“I managed to make a video during lockdown,” she says explaining the ways creative artists have tried to make the best of this most rubbish of years. “That in itself was a whole new thing. I think it’s nice realising that you can get stuff done by yourselves. It’s shown everyone that sometimes all the big budgets and having a million people on set just isn’t necessary. I made my video just me at home, and I feel like it’s one of my favourites.”

Writing everything herself in her bedroom just outside London, surrounded by her big family of mum, dad, two brothers and the foster kids that her parents look after, Griff makes bedroom pop on a maximalist scale. Her love of music and entry into performing and songwriting came from her formative experiences as a child experiencing the joy of music. “I was raised in church, and that had a huge impact,” she says.

“Every Saturday, you have incredible live music. You watch how music is used as a way of people connecting and finding an emotional purpose. That was a huge influence. From an early age, my parents gave my brothers music lessons, so I was like, I want that too. It was kind of wasted on me though as my mum tried to do the whole Asian mum do-your-grades thing and as soon as realised I could play chords and play Taylor Swift songs I was like, I don’t need to do all this classical training, I can write songs! All I need are these chords, and I’ve got it.”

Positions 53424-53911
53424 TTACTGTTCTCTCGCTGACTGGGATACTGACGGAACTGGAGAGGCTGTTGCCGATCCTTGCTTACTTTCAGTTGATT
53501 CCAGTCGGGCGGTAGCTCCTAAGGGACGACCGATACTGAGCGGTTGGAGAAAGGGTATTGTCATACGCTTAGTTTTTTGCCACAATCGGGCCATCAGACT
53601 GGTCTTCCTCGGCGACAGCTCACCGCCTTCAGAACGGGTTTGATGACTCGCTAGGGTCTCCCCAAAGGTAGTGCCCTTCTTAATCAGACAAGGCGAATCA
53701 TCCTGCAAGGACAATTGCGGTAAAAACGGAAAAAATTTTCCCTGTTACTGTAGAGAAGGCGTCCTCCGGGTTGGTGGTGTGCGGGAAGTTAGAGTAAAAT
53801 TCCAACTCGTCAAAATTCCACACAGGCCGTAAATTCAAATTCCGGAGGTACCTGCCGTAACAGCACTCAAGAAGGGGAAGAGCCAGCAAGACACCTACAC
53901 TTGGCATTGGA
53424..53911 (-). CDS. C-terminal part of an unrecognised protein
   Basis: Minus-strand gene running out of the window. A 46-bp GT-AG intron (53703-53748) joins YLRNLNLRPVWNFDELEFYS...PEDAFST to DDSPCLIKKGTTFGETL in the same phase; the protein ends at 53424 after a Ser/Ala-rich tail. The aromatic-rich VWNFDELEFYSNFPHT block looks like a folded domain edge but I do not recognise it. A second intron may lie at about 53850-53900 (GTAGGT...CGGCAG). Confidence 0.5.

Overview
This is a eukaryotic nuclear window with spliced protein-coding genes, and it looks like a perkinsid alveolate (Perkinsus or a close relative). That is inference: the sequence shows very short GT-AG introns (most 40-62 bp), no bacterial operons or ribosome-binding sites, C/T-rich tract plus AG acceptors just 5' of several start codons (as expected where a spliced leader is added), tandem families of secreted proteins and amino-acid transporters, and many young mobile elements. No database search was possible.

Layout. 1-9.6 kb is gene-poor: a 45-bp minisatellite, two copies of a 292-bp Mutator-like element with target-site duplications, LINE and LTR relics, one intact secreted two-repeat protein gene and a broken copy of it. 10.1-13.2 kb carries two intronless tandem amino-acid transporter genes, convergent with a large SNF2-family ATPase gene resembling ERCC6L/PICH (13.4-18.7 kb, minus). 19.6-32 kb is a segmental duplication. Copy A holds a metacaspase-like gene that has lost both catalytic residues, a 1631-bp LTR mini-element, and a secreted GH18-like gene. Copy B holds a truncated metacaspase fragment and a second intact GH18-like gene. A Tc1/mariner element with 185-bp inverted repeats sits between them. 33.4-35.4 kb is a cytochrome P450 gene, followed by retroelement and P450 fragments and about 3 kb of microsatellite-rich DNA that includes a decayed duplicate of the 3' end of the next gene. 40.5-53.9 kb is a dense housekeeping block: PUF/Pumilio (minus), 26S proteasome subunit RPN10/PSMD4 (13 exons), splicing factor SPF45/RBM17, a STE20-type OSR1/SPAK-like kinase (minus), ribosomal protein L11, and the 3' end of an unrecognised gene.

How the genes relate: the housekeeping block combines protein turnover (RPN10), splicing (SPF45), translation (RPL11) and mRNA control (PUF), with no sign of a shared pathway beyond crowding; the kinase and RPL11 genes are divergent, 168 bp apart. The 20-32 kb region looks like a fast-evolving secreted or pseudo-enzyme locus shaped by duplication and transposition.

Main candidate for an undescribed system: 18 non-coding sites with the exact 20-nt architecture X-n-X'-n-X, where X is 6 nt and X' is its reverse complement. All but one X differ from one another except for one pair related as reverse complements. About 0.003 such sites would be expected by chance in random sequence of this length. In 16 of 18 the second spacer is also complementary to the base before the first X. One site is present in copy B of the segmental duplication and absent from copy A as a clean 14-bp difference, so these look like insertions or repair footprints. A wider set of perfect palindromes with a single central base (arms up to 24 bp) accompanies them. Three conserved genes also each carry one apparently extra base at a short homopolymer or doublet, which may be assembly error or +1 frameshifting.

“As soon as realised I could play chords and play Taylor Swift songs I was like, I don’t need to do all this classical training”

That independent streak was forged then, and it feels like Griff hasn’t looked back. As she became more and more proficient the desire to write her own songs and express herself lyrically came to the fore. At their core, her songs contain an emotional resonance that anyone can connect with. “I like heartbreak songs, not that I’ve really experienced a romantic heartbreak,” she laughs. “I just tap into every relationship I have in my life whether it’s with myself or my own thoughts, but most of the time it’s friendships or seeing what other people close to me are going through. I try to write something that’s universal to everyone and that everyone can relate to.”